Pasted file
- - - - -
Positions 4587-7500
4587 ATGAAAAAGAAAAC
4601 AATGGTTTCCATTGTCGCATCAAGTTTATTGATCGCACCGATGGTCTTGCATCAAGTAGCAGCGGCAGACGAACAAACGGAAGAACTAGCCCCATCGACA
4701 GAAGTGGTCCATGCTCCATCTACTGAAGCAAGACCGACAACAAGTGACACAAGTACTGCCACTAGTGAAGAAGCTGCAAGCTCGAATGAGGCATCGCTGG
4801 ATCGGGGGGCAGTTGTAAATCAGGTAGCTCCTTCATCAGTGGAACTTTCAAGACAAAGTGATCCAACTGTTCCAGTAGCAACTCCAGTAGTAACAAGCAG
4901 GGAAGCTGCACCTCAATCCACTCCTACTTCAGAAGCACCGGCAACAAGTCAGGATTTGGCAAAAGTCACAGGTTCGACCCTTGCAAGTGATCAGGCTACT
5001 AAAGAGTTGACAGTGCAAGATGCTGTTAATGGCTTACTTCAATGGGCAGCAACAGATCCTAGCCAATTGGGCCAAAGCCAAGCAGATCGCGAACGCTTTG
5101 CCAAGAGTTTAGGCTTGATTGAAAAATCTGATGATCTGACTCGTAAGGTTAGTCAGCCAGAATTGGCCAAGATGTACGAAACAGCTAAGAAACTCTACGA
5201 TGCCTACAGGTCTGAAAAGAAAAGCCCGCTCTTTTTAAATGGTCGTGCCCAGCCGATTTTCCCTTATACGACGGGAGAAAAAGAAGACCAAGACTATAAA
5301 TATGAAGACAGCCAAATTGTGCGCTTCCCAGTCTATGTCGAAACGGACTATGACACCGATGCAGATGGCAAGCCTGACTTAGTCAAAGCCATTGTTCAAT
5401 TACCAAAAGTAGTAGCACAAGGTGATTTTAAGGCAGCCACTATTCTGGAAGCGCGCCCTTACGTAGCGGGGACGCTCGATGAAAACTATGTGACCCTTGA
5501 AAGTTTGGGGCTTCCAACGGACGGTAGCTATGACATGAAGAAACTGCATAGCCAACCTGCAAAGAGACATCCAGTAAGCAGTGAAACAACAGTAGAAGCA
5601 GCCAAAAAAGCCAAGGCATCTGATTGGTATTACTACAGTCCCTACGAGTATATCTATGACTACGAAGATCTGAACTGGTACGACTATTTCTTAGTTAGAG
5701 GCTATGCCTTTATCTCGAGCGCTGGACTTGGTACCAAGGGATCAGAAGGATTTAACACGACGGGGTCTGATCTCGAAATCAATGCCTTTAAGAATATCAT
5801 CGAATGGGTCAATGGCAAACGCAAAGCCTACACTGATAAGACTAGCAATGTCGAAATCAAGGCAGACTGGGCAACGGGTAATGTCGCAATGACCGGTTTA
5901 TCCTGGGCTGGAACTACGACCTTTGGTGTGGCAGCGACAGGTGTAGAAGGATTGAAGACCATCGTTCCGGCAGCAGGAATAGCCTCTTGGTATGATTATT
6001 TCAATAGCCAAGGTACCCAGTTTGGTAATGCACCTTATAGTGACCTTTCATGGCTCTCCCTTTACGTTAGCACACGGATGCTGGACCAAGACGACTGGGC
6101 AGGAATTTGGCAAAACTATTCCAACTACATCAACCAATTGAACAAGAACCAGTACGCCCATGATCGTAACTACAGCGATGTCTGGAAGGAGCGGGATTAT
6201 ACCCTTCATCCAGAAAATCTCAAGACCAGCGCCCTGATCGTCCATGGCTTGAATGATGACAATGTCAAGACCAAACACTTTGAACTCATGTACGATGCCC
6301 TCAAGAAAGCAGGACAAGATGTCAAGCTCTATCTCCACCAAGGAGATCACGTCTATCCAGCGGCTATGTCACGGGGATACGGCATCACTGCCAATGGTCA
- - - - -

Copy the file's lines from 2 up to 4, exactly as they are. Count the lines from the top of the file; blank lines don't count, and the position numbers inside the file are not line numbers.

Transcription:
4587 ATGAAAAAGAAAAC
4601 AATGGTTTCCATTGTCGCATCAAGTTTATTGATCGCACCGATGGTCTTGCATCAAGTAGCAGCGGCAGACGAACAAACGGAAGAACTAGCCCCATCGACA
4701 GAAGTGGTCCATGCTCCATCTACTGAAGCAAGACCGACAACAAGTGACACAAGTACTGCCACTAGTGAAGAAGCTGCAAGCTCGAATGAGGCATCGCTGG